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Luster Victim Asks for Millions

The attorney for the second woman to sue the convicted rapist calls his conduct 'beyond outrageous.' The defense disputes financial losses.

September 10, 2003|Tracy Wilson | Times Staff Writer

An attorney representing a victim of convicted rapist Andrew Luster asked a judge Tuesday to award his client more than $20 million in damages, describing Luster as a spoiled playboy whose conduct was loathsome.

Los Angeles attorney William Daniels told Ventura County Superior Court Judge Barbara Lane that evidence presented during a three-day civil trial clearly showed that Luster raped and injured his client and should therefore be required to pay substantial damages.

But an attorney for Luster sought to discredit the victim and argued that Daniels failed to prove his case.

Earlier this year, Luster, 39, the great-grandson of cosmetics legend Max Factor, was found guilty of raping three women after inviting them to his home and knocking them out with a drug slipped into their cocktails. He is serving a 124-year prison sentence and awaiting a California Supreme Court decision on whether he can appeal. A court recently ruled that Luster had no appeal rights because he fled his trial and was hiding out in a foreign country before being recaptured in June.

Meanwhile, all three rape victims have sued Luster on grounds that include intentional infliction of emotional distress, rape, assault, negligence and fraud. A judge awarded one victim $19 million last month, and a lawsuit filed by the third is expected to go to trial this fall.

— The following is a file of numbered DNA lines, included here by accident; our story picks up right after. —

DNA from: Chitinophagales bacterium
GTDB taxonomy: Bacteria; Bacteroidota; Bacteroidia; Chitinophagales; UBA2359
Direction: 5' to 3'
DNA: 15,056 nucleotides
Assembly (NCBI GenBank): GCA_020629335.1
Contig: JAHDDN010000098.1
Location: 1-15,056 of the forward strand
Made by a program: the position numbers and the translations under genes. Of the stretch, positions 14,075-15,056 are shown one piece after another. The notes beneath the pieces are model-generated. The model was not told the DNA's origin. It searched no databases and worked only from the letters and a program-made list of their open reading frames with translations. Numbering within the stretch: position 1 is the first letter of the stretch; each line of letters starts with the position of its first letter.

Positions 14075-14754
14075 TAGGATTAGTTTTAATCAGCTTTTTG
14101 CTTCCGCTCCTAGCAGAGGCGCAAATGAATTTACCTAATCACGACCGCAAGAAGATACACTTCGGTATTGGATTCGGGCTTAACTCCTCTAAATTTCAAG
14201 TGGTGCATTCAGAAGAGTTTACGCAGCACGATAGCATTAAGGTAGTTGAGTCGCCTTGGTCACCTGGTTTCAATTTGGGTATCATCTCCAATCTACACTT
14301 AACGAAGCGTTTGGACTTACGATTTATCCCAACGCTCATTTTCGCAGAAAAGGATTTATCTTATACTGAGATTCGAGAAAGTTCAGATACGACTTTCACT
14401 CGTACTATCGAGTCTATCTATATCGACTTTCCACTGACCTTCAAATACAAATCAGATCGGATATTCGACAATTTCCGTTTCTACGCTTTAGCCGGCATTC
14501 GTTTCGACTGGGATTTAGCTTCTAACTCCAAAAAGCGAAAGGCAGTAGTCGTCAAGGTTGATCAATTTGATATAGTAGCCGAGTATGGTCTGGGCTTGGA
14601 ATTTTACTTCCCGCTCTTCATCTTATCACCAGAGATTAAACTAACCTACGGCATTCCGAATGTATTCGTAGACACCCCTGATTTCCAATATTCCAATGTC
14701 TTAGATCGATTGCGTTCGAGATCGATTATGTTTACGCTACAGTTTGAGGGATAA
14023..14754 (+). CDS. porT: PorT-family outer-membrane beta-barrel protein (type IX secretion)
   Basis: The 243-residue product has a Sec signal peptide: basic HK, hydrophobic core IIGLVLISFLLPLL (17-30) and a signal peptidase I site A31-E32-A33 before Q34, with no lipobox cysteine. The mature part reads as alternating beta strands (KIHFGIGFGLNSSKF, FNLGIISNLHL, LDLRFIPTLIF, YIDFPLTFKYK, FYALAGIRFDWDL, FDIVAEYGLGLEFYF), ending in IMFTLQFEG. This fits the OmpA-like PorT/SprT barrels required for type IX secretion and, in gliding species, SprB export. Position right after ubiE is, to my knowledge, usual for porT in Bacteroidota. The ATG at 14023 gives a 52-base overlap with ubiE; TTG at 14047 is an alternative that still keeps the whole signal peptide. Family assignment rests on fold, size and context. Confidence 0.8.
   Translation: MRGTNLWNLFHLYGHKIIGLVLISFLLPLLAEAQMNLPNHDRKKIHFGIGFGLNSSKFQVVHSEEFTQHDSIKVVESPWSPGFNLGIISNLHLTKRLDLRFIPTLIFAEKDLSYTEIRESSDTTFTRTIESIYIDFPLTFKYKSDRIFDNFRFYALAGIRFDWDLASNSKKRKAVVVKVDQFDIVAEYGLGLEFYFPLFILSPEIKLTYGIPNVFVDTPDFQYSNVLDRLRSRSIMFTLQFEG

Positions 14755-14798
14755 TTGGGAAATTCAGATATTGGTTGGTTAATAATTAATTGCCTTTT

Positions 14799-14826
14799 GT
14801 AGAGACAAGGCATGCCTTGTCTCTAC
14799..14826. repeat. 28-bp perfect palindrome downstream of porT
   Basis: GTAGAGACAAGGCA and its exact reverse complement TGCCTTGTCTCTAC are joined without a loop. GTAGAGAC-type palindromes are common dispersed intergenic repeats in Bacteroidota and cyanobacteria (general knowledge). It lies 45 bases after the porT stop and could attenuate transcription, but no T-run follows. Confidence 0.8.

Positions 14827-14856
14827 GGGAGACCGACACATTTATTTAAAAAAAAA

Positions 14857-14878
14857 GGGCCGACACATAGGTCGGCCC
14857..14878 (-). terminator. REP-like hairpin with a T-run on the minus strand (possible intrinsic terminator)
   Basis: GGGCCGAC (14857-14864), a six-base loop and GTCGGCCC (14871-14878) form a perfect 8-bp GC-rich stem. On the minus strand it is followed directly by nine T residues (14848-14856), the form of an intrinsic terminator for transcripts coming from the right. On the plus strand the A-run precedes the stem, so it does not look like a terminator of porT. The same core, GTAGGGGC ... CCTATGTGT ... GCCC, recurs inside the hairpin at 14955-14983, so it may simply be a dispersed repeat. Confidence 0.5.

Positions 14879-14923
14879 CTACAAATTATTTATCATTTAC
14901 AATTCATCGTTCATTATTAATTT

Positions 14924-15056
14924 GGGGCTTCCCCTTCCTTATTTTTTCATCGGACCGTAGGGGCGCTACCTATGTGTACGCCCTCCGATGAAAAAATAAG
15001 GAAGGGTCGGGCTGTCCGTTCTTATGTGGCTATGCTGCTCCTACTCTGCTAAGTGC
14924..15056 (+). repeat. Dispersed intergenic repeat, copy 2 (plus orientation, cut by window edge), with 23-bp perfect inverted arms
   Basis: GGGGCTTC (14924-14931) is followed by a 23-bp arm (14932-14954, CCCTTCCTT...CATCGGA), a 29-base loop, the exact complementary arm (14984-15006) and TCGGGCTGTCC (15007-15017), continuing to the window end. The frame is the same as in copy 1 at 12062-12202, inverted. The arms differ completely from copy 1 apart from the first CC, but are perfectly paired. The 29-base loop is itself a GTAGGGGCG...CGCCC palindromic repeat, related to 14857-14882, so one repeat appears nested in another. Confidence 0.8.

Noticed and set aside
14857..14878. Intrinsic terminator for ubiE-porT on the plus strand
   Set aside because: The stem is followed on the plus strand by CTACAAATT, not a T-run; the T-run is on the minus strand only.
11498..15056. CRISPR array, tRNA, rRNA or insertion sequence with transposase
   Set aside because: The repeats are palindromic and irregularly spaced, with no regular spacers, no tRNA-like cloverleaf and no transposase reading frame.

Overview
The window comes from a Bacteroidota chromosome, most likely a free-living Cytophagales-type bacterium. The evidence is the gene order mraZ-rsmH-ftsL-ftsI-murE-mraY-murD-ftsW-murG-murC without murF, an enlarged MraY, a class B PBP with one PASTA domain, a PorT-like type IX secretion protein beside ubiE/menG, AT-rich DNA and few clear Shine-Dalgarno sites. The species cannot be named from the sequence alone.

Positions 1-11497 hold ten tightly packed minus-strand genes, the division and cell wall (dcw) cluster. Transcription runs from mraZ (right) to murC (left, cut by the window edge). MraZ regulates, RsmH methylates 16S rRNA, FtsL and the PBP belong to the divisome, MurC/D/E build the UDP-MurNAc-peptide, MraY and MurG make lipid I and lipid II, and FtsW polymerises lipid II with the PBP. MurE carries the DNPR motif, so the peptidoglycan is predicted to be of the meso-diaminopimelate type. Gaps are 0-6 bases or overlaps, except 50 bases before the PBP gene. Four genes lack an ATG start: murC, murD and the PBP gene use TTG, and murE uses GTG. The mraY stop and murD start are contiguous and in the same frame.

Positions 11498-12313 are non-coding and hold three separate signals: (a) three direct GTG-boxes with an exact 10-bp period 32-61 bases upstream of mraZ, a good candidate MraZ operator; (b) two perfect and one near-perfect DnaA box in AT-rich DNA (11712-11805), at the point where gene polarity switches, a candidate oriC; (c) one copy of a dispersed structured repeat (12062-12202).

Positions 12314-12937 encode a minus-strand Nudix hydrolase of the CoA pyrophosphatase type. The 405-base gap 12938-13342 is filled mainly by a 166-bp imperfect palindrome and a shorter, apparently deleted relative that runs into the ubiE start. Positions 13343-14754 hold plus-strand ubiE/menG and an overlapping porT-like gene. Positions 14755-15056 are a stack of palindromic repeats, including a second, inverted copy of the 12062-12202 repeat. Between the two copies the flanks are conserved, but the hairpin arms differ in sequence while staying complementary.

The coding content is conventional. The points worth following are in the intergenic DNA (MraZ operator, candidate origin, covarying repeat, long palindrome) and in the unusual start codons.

Last week, testimony began in the case brought by a victim identified as Tonja Doe, 30, a former girlfriend of the defendant who said she was unaware she had been raped until detectives investigating an unrelated assault showed her a videotape of the incident. Authorities found the tape during a July 2000 search of Luster's Mussel Shoals beach home, where the woman briefly lived with Luster.

The tape was admitted as evidence during the civil and criminal trials. It shows Luster engaging in sexual intercourse with Doe as she lies unconscious on his bed, and at one point shows him placing a lighted marijuana cigarette on her genitals.

Lane described the acts as "a very perverted display" after viewing the 30-minute recording.

In closing arguments Tuesday, Daniels said words could not describe the conduct documented on the tape and called it the best evidence of Luster's fraud and assault on his client.

"The conduct here is beyond outrageous," Daniels said, describing Luster as a privileged rich boy who never held a job and who used Doe as a plaything. "What we've seen with Mr. Luster was a man who became a monster because of his wealth."

Daniels estimated Luster's financial worth at $20 million and asked Lane to award at least that amount. He suggested that a more appropriate sum would be $43.5 million, or half of the $87 million that Luster represented to Doe was his worth at the time they were dating in 1996, according to her testimony.

Defense attorney Harold Greenberg of Los Angeles said Daniels failed to prove that Doe suffered financial losses. He asked Lane not to consider Luster's criminal conviction as evidence in the civil case, arguing that the matter had not been finalized. And he argued that Doe voluntarily took the drug that knocked her out after meeting Luster at a bar.

"There has been no showing that she has suffered any loss," he said.

Lane is expected to rule in the next two weeks.

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